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Finding Meaning in Work: The Purpose Payoff

today2022.02.25. 1540 5

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By David C Forman, Author of Fearless Talent Choices and Fearless HR

WHY SHOULD YOU CARE?

Employees need to see clearly how they contribute to their company’s goals, as well as how it helps society. In order to be fully engaged, it is essential to find this meaning in their daily work.  

What do Dan Pink, Angela Duckworth, Dave Ulrich, Simon Sinek, Chip Conley, Rosabeth Moss Kanter, Lauri Bassi, Neel Doshi, Lindsay McGregor, Paul Zak, Dov Seidman, Aaron Hurst, Marcus Buckingham and Joel Kurtzman have in common? 

The answer may be surprising due to the breadth, depth and sophistication of this coalition.  Perhaps they are all left-handed, love watching “Casablanca,” prefer Pad Thai to Sushi, or are avid fans of Louise Penny novels.  But the one commonality that I know (in addition to all of them writing excellent books) is that they believe in the primacy of purpose in motivating people and transforming workplaces.  And in this view, they are not alone.  Writers, philosophers, balladeers, as well as other social scientists, have recognized that we as human beings want to belong to something bigger than ourselves.  We want to make contributions that matter and last.  We want to be proud of what we do, beyond bringing home a paycheck.

When so many esteemed thought leaders are saying the same thing, it deserves our attention.  Whether it is Dan Pink suggesting that we all want to be purpose maximizers or Chip Conley urging workplaces to provide not just a job or a career, but a calling; the message resonates.  It turns out that new research suggests that the payoff for purpose may be much greater than we think; but first let’s examine this important but somewhat ambiguous concept of purpose.  There are two broad types of purpose that can serve as driving motivators.

Outward-looking Organizational Purpose:  The organization exists for a reason and its actions impact markets, customers, shareholders, and the general community within which it operates.

1. Business Strength.  A successful organization means more than happy shareholders.  People like to be associated with strong and vibrant organizations that fulfill their mission, add value to clients, customers, and citizens, and that provide a stable platform for employees and external audiences alike.  Highly respected organizations have a cachet that inspires confidence and strengthens ties.  People like to be associated with winners, although this status can change quickly.  Think:  Google, the New England Patriots, or the Mayo Clinic.  

2. Meaningful Impact of Products/Services.  The missions of some organizations are immediately compelling.  The buildings on the Genentech campus have the pictures of people whose lives have been saved by the medical cures their scientists have developed.  The mission of NASA is to explore space for the benefit of humankind.  It is easy to be proud of these contributions.  Not every organization has such a direct link, but there are ways to recalibrate what the business does to improve people’s lives, and to shine a brighter light on purpose.  In “Peak,” Chip Conley describes how the people working in his boutique hotels, many of whom cleaned rooms or delivered the bill underneath the door at night, found their purpose.  Their shared, motivating purpose, which everyone owned, was to provide a warm, inviting home away from home for all their guests.  This purpose was who they are at work.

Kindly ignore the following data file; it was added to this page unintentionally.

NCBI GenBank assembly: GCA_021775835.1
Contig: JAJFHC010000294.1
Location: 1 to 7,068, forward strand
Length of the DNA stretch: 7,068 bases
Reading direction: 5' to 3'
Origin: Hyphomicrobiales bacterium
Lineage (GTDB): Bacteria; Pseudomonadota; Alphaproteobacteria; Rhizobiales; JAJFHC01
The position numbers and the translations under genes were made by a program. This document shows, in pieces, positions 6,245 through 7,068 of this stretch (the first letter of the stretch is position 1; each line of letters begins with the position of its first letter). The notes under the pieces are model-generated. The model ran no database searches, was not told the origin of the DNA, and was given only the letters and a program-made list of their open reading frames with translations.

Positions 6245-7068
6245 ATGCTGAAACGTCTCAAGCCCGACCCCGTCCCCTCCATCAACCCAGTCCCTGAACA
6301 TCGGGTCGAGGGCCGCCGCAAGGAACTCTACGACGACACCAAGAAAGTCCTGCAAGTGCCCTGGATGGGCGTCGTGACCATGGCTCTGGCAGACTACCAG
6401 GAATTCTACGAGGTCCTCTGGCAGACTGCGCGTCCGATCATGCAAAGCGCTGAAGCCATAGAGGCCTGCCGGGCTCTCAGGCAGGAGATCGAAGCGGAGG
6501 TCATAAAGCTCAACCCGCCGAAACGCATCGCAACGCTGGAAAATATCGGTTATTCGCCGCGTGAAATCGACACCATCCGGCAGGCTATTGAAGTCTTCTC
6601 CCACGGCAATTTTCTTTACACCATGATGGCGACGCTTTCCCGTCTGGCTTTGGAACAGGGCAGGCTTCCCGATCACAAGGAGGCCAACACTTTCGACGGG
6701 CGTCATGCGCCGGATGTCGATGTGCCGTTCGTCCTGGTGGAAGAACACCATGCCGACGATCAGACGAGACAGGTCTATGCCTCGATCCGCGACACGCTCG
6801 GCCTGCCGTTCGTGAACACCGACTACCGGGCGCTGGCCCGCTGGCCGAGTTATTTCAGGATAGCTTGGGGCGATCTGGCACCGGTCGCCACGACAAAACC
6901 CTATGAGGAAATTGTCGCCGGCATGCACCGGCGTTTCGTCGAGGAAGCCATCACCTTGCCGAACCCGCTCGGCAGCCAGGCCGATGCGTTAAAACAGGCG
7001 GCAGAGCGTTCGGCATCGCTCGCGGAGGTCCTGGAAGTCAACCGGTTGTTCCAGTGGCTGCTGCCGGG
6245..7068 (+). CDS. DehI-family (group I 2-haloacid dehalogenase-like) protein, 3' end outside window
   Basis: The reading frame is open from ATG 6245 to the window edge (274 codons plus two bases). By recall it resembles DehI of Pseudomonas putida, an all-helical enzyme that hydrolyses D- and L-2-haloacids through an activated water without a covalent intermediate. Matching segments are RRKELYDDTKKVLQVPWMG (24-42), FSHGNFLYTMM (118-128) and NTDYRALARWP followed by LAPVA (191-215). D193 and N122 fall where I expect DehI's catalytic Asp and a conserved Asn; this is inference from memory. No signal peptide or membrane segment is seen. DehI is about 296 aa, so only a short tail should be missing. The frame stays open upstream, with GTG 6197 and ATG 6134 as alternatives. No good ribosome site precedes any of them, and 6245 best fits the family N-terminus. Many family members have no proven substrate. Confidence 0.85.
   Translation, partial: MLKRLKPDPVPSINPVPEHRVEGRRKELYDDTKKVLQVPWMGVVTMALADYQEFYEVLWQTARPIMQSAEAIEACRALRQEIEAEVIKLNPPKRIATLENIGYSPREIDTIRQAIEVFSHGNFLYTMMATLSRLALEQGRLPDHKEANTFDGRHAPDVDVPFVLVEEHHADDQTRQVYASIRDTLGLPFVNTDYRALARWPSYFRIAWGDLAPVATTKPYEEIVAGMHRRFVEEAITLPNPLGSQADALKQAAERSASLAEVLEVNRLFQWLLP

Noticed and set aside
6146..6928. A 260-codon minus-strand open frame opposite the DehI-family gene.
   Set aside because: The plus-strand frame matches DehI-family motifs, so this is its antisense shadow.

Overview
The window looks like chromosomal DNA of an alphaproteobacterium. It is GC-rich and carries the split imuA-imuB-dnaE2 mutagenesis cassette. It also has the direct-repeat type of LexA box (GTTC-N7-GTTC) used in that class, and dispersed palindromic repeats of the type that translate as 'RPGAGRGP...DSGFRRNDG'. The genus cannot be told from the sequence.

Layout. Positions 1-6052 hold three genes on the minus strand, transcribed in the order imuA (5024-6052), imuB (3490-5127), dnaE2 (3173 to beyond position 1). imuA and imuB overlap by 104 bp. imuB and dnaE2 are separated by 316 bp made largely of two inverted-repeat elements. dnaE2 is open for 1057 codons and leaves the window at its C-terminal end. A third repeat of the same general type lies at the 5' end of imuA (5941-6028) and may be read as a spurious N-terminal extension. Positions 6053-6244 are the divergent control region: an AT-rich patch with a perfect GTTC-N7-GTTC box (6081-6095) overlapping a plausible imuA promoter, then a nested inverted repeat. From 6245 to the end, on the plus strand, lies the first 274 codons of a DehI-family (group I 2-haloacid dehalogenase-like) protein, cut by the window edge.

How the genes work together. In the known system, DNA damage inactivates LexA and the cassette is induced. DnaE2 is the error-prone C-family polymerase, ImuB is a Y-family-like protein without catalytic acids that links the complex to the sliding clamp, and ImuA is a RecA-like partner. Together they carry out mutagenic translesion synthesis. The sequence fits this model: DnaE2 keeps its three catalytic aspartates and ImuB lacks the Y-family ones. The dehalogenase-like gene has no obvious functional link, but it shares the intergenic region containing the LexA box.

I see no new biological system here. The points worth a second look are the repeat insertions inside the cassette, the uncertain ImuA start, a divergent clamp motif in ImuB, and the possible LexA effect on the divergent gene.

3. Community Contributions.  Sometimes the biggest impact is not what the company actually does, but the effect it has on the community.  Panera Bread gives its excess product each day to local food banks; and it has Panera Cares stores in which people can pay whatever they can afford for menu items.  Many companies have chosen to build parks, homes, establish mentoring programs and assist in natural disasters.  These programs improve lives, and they also bring employees and the company closer together.

4. Societal Impact.   Beyond the local community, there are organizational activities that can matter to many who struggle to deal with the larger forces buffeting our lives.  The list is extensive:  drug epidemics, civil rights, at risk children, gun violence, poverty, PTSD, homelessness, political oppression, and other seemingly intractable problems.  But every helping hand lessens a burden; and this can be done in the private sector as well as the public.  One example is the strong commitment to hire veterans and ease their transition back to civilian life.  The Home Depot and the Boeing Company, among others, have made significant commitments to this program and these actions resonate for all employees and external audiences alike.